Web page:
Our squabbling politicians have presided over a dismal age of distorted markets

The tragedy of the financial crisis was that not enough of the poor performers were weeded out. Politicians and central bankers intervened. What may well have been a necessity in 2008 cannot still be so in 2022. And yet it is only in recent months that discussions about finally bringing quantitative easing to an end have begun in earnest.

Which, ultimately, was the more damaging: the sickness or the cure? Unfortunately we appear to have collectively learnt the wrong lesson from this episode. The fault lies not in the markets but in our attempts to control them. And yet politicians of all stripes are reaching for increasingly interventionist policies.

A recent leader column of The Economist put it well: the state went from being the owner of many companies in the post-War era to the umpire overseeing the rules for private companies in the 1980s. Since the financial crisis it has become a backseat driver.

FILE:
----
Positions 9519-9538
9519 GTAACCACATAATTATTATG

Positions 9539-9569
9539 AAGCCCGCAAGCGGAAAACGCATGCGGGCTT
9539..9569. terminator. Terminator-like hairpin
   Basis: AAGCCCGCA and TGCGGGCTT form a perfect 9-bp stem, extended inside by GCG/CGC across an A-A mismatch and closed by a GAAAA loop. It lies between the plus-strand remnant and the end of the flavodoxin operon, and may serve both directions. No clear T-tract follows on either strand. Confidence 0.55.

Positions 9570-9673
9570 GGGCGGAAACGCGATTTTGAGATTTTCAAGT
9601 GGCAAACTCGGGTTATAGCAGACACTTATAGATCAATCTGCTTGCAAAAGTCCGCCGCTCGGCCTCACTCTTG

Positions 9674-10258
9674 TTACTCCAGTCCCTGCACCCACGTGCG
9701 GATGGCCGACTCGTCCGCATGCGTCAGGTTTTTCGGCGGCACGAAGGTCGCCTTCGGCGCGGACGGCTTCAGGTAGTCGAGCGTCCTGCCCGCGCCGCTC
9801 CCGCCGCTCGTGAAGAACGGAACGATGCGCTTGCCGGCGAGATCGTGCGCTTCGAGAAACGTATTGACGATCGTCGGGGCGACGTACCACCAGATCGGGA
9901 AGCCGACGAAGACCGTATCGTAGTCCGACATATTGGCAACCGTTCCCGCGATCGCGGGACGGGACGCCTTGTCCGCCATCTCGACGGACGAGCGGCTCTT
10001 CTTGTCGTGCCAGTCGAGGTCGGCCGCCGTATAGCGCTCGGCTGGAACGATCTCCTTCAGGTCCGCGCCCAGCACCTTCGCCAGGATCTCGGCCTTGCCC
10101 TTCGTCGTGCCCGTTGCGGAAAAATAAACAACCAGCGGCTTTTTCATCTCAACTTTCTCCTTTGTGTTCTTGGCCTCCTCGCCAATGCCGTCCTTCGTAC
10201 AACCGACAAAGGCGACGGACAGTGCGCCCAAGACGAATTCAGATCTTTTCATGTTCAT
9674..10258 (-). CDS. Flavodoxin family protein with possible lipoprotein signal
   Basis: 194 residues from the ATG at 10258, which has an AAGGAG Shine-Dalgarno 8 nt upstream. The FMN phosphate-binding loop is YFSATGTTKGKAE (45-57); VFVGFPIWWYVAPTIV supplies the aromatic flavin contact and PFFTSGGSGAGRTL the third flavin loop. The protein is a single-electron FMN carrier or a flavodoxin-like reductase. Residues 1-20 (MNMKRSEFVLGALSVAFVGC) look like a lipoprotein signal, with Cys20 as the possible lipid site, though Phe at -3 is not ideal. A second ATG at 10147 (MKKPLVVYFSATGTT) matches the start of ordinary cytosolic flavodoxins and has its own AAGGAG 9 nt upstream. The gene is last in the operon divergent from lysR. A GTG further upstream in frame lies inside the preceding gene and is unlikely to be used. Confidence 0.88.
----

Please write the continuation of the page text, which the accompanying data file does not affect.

Geopolitical threats in Ukraine and Taiwan have made it harder to argue that globalisation helps spread democracy along with trade. The fact that creaking supply chains are leading to price increases has been taken to show that free trade creates fragilities. Isn’t it a rather good illustration of the benefits globalisation brings when, as is more often the case, things run smoothly?

Let’s have some perspective. The main arc of human progress has been overwhelmingly upwards and driven by science and free trade. There have, of course, been huge hiccups. But these are massively outweighed by the benefits. And yet modern politics seems preoccupied with managing the downside risks even if that means capping the upsides.

There is, however, little sign that most of our politicians have any appetite to discuss such issues, let alone reverse them. Let them argue about cake.

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